James Culley also known as James Blake served during the whole Crimean campaign, being at Alma, Balaclava and Inkerman and taking part in the siege of Sebastopol. As a private in the Scotch Fusiliers, Blake was an eye witness to the famous Charge of the Light Brigade. After being wounded he was repatriated to England where he soon recovered. He tried to return to the war but was turned down twice. When he applied again under the name of James Culley he was accepted and sent out to serve with British forces in India and thereafter to New Zealand as part of the Police force. He ended up farming at Papatawa near Woodville, and although never married reputedly had descendants. He died aged 75 and his funeral procession went through the main street of Woodville on 18 September 1907.

Woodville Pioneer Museum

William Pethern Hartstone

WILLIAM PETHERN HARTSTONE, aged 15, was on board Exmouth  at the bombardment of Sebastopol. The captain took the ship too close and the ship suffered heavy damage and casualties. Afterwards he sailed to New Zealand and took part in the Taranaki wars (1860-1861) where he was wounded in the leg by a blow from a tomahawk resulting in a permanent limp. Hartstone arrived in Woodville in 1889 and took over the cheese factory. He died in 1924.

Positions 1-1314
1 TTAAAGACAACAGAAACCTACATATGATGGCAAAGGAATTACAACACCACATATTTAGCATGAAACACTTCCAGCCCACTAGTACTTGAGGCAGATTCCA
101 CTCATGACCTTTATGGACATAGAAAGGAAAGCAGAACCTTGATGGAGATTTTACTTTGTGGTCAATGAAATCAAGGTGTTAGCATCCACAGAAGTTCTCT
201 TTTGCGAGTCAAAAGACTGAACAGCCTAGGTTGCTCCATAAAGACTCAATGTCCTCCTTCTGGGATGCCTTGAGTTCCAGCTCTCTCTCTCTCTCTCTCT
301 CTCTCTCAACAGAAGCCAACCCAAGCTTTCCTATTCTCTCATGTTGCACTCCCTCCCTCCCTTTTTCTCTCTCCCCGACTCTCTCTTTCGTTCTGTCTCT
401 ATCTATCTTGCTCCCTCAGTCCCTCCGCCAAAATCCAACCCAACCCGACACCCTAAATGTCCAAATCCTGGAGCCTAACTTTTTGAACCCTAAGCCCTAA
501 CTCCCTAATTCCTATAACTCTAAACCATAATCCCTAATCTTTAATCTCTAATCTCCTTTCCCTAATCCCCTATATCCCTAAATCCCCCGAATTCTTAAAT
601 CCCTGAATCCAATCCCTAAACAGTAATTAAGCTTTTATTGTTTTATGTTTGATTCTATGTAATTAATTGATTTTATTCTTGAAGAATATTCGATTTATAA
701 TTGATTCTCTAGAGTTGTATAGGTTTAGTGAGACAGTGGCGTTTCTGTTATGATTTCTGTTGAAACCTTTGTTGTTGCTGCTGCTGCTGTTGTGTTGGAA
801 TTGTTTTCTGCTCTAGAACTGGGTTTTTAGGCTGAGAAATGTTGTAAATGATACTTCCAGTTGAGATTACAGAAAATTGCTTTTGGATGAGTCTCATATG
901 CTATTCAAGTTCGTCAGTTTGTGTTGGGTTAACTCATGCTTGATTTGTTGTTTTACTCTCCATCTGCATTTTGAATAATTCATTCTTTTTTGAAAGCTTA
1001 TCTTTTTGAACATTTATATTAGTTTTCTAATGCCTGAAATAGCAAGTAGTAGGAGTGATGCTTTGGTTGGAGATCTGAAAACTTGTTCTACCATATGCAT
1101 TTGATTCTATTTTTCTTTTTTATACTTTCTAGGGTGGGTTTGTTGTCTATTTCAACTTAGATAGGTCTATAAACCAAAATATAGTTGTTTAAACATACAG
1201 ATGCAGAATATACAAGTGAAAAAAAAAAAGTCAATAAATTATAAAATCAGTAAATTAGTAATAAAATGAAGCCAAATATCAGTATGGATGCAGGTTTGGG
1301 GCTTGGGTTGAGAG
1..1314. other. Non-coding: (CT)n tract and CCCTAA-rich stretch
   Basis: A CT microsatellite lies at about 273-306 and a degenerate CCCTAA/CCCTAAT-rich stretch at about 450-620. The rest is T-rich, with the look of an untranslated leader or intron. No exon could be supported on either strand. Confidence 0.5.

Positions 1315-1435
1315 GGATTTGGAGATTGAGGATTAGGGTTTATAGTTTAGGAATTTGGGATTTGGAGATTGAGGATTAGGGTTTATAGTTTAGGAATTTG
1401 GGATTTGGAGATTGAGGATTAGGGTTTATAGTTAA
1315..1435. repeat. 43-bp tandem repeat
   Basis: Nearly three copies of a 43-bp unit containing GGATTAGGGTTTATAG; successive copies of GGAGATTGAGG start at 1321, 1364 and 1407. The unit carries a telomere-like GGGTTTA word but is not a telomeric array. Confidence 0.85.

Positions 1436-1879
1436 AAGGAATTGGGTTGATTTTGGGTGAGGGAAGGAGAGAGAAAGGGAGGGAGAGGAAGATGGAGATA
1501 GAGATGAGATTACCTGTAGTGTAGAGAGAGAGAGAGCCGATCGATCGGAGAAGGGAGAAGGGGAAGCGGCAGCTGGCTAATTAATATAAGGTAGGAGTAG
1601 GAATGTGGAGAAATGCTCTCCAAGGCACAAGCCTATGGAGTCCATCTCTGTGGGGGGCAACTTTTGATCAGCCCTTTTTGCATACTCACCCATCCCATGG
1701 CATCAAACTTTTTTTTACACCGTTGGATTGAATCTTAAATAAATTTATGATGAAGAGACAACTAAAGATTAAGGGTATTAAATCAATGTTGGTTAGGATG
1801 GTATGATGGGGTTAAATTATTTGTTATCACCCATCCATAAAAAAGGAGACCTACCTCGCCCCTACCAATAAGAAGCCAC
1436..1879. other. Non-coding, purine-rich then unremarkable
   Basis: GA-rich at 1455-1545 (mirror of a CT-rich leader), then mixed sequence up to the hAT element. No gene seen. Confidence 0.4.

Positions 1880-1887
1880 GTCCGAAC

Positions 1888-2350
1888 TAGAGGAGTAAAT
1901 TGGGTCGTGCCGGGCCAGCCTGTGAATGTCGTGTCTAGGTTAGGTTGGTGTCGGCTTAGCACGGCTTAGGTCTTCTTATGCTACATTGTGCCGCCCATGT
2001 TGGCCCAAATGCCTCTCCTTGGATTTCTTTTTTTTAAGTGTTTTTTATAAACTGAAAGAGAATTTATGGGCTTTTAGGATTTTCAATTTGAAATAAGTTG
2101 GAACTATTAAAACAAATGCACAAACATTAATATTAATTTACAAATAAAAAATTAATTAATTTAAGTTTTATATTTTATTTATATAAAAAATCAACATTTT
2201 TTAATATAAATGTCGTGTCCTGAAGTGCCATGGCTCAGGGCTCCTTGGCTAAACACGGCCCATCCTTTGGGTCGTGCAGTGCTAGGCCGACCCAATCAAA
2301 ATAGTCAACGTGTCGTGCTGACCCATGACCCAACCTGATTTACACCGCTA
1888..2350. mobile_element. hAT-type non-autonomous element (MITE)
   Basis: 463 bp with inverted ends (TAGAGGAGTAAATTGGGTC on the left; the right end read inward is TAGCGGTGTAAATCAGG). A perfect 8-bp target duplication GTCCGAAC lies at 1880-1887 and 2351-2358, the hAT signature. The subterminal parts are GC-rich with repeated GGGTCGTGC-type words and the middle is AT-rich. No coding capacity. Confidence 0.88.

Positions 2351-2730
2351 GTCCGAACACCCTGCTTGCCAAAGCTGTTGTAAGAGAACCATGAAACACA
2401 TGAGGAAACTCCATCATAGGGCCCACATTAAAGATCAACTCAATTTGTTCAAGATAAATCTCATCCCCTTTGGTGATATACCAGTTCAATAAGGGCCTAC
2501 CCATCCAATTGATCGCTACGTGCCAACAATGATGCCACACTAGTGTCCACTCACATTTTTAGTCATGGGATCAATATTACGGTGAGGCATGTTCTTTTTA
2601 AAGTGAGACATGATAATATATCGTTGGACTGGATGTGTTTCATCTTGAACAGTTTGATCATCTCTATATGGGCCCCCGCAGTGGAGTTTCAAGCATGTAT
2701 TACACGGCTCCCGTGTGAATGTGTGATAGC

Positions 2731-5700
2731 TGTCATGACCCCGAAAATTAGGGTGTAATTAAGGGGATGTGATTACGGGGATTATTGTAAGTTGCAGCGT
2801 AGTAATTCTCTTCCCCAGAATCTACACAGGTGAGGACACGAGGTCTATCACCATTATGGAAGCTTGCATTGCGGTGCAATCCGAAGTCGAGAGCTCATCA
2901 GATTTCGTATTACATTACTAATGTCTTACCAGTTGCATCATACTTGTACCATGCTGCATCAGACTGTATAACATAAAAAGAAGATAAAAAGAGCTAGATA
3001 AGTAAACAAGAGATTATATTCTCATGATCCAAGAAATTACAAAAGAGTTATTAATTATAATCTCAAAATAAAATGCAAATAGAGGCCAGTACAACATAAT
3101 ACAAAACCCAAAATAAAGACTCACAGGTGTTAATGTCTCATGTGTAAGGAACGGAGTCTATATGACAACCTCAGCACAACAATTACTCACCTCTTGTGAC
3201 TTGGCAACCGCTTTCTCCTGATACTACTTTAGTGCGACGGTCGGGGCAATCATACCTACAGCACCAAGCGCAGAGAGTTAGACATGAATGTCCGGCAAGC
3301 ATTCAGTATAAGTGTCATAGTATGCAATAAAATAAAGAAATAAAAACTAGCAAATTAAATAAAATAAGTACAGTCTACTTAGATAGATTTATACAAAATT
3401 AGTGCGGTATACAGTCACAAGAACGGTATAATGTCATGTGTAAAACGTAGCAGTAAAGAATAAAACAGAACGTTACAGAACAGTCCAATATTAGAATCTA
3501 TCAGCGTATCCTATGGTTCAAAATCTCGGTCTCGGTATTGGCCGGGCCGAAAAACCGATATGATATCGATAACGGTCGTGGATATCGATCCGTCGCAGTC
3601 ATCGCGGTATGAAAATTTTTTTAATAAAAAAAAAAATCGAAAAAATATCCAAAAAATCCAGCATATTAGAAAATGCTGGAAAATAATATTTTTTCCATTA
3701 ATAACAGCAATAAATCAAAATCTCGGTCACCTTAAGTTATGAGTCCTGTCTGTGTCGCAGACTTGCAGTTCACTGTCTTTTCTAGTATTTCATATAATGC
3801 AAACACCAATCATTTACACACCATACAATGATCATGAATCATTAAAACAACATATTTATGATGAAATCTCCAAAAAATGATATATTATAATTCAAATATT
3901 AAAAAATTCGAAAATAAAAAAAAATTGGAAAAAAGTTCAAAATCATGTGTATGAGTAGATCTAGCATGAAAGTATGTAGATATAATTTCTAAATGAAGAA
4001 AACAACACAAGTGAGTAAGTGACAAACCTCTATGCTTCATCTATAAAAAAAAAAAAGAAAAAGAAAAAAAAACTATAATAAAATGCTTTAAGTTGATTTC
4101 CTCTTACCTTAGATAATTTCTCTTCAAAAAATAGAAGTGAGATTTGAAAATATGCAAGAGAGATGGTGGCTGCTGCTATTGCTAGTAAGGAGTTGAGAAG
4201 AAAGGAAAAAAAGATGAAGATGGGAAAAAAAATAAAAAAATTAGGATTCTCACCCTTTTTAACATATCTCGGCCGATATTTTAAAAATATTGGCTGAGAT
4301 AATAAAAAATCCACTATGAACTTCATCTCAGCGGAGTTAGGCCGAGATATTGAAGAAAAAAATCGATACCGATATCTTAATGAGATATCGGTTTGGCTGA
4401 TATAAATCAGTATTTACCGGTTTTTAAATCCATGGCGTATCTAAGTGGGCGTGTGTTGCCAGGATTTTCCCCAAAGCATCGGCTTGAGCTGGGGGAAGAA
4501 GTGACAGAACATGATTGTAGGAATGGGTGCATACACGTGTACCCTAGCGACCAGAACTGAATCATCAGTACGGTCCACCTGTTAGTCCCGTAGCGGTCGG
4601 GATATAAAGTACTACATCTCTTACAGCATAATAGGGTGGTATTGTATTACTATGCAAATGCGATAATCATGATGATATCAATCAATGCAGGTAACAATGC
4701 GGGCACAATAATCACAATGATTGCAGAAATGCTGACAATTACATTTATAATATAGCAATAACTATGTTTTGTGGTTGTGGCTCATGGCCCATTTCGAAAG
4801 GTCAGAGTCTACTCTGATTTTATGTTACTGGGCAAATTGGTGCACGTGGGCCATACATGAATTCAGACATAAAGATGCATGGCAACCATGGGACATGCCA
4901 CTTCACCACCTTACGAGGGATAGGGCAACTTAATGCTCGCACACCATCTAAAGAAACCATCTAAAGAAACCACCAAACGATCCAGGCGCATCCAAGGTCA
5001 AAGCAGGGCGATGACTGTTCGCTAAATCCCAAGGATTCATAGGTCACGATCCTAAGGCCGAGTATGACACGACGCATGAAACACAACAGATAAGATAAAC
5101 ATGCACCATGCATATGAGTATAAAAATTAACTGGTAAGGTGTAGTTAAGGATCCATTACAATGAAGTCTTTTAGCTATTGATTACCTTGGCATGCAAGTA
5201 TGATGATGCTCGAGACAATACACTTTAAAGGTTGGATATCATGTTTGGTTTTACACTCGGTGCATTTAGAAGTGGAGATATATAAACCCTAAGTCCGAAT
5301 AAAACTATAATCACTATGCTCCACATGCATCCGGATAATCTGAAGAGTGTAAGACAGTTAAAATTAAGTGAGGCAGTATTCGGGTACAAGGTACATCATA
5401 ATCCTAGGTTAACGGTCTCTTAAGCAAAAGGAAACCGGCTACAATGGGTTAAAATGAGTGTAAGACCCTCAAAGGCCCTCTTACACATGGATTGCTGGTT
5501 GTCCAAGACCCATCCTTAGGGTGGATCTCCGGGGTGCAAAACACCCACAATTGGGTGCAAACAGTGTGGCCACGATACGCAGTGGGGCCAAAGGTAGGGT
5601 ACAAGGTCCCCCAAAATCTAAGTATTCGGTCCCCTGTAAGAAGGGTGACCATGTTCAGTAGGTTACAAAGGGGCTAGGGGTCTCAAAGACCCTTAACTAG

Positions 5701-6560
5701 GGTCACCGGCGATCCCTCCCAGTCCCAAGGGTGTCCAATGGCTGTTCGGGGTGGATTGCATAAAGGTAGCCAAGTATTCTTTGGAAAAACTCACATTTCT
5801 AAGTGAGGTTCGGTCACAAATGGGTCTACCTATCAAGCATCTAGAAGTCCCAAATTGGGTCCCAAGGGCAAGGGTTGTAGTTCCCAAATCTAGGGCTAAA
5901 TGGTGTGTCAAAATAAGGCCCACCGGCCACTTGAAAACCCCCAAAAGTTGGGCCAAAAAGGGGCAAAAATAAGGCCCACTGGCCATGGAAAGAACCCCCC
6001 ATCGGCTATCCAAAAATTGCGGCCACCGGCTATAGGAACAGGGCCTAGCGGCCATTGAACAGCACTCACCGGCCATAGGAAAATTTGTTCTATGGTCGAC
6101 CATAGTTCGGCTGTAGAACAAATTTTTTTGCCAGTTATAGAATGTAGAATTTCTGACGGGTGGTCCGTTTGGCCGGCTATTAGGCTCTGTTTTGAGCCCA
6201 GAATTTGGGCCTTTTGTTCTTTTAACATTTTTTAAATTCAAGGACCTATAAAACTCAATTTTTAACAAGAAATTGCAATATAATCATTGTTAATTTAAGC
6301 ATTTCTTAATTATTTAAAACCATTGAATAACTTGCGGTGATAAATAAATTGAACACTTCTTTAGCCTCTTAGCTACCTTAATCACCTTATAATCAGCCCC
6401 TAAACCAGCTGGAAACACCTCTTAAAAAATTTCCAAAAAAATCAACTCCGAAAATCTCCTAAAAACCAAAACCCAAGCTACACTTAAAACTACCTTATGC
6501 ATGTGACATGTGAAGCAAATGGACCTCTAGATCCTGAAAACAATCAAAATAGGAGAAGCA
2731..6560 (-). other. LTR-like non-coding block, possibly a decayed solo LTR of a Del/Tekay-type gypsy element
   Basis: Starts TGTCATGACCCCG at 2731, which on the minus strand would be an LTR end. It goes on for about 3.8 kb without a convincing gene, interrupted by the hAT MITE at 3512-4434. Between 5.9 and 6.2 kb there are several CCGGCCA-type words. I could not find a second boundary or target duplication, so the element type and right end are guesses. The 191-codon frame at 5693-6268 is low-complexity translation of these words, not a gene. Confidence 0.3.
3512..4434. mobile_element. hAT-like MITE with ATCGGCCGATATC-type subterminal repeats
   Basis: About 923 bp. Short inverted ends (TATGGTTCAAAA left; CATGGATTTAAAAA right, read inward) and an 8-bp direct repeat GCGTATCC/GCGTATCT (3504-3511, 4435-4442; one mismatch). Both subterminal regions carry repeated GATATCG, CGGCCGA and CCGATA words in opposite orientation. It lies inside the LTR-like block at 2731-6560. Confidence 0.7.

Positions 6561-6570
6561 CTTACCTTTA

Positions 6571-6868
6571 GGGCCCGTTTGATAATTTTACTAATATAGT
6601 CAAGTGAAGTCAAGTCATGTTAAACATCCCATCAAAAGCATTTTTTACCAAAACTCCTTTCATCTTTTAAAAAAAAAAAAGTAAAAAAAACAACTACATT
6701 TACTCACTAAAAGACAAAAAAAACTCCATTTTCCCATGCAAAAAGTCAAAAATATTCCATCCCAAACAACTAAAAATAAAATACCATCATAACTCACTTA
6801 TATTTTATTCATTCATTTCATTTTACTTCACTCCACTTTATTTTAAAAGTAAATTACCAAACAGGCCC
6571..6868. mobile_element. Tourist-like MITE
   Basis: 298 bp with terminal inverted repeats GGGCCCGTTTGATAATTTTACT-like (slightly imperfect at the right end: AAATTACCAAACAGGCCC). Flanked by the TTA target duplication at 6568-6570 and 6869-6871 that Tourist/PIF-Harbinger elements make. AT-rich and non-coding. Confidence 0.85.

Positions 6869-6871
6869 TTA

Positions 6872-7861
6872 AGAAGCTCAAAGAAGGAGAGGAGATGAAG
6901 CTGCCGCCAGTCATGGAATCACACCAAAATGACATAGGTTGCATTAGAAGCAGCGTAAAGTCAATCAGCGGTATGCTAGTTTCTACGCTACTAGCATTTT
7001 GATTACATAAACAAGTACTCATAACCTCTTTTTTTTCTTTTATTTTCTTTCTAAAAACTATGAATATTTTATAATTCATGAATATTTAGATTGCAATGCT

Woodville Pioneer Museum

Friday, April 18, 2014


Andrews, William
Armstrong, Frederick Gerard
Ashton, John
Austin, Captain
Bales, Edward
Bezar, Edwin
Bishop, Thomas
Boxall, William
Brown, Malcolm
Burningham, Stainer Henry
Captain Hyde
Carley, Joseph
Carson, James
Choat, William
Clark, William
Collyer, George
Connor, William
Cornelius, Richard Longfield
Corrigan, Samuel
Crawford, James Archer
Crozier, William
Davies, Selwyn
Davis, Sydney Herbert
Dewe, Richard
Docherty, Francis
Donaghy, John
Donovan, Timothy
Duffy, Francis
Dunn, John
Emerson, John
Fanning, Thomas
Fenton, John James
Forrest, James
Fox, Michael
Gardiner, John
Giles, Dr. Joseph
Gill, Michael
Grace, J.
Graham, John William
Graham, Robert
Gudsell, Thomas
Handley, Henry Edwards
Harkin, William
Harper, Robert
Hayward, George
Hazell, George
Hewstone, Henry James
Hobday, James
Hogan, George V.
Holliday, William
Howitt, Hill
Jeffcott, Charles
Kapatzo, John
Kedzlie, John
Kennedy, Joseph
Kirk, Alexander
Kneller, James
Lacy, Robert
Last Surviving Veterans
Le Cree, Charles
Linn, James
Lowden, Thomas
Lowe, John
Mackay, Peter
Mackinnon, W. A.
Maloney, Stephen
Martin, Richard Robinson
McBain, John
McComish, James
McFarlane, Andrew
McGarry, Jacob
McLeod, Robert
McPherson, James
Mee, Alexander
Menary, Henry
Menzies, Dr Edward
Moody, William Henry
Moore, Martin